It seems to me that you are coming from a completely Rational (Atheist?) position that postulates that we can measure everything that can be measured and that all questions can be answered with the information at hand. Please understand that I am not attacking that position -- I don't think everyone has to be agnostic -- I'm just trying to confirm your starting point.
My comment would therefore hold little validity for you because I value the process of questioning more than "answers." (In quotes because all answers lead to more questions to me.) Actually, it's probable that it's the flawed answers that people come up with, rather than the questions, that pisses you off. Fair enough. My thought on that point would be that in my opinion, people operate on potentially faulty conclusions every day and in almost every interaction they have, from "water crystals are affected by energetic vibrations" to "so-and-so is pissed off at me because he didn't say hello to me this morning." There are things that happen and then there are the meanings we apply to them. If I let all the faulty logic people operate by piss me off, I'd be pretty pissed off all the time. It's faulty logic that results in hatred and violence that I reserve my disgust for.
All of this is to say -- I see your point. I don't react to it in the same way, but I do see your point.

** Your post was impassioned, but short on specific refutations (other than of the woman's faulty memory). Perhaps that is because your audience is scientists like yourself. So if you ever do a more explicit (x=y, y=z, therefore x=z) version, let me know. I'd be interested in knowing more. (Though not, direct debate. I am a questioner, not an answerer.)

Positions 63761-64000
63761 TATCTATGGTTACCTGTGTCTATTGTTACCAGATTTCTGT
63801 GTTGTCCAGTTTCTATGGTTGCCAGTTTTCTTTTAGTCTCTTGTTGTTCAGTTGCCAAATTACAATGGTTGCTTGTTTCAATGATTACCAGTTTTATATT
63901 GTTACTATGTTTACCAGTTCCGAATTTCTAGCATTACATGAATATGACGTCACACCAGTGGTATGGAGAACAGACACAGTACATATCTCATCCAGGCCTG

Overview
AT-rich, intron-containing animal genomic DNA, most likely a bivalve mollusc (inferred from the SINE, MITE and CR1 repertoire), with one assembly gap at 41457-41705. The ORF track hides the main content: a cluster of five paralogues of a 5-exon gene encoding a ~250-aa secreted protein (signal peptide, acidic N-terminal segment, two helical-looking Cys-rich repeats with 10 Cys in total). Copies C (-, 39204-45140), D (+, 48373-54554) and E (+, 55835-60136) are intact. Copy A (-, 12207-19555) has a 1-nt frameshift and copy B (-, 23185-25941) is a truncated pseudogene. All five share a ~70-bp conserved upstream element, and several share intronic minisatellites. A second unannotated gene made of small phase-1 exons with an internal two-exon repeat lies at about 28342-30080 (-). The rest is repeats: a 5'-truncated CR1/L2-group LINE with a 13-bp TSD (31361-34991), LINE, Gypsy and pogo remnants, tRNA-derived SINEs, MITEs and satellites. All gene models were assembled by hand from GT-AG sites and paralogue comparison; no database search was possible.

Tania said...

Yay! No more green eyed people.

What, I have green eyes, and so does my husband? Yeah, well, I likes me some differences, ok?

The Girl with the Silver Eyes!?! That's the one where she or the boy keep moving their glasses back up with TK, right? And all their moms had worked in the same place? I read and re-read that book so many times. And you guys liked it too? Yay!

John the Scientist said...

Anne - this one is too big for the comments section. I will have a post up soon.

I am a Baptist. My moniker is a play on that: John the Baptist / John the Scientist. I am well aware of the faith / reason dichotomy.

But the "value questioning" tag has been used and twisted by the New Age community until the word "question" in their hands does not have the same meaning as it does in the hands of a rational person.

I will expound upon this at length on my blog. ;-)

Anne C. said...

I look forward to it, John. :)

Anne C. said...

Oh, and meant to say...
Yowza, Tania. Nice avatar photo.

Megadeus said...

Hey, I read The Girl With the Silver Eyes, too! I occasionally recall it (mostly the part about the PK-enhancing rings), but I could never remember the title. There were PK-enhancing rings, weren't there? At some government science lab where they discover the boy is an alien or something?

Good read, as I recall.

John the Scientist said...

Anne C - post is up.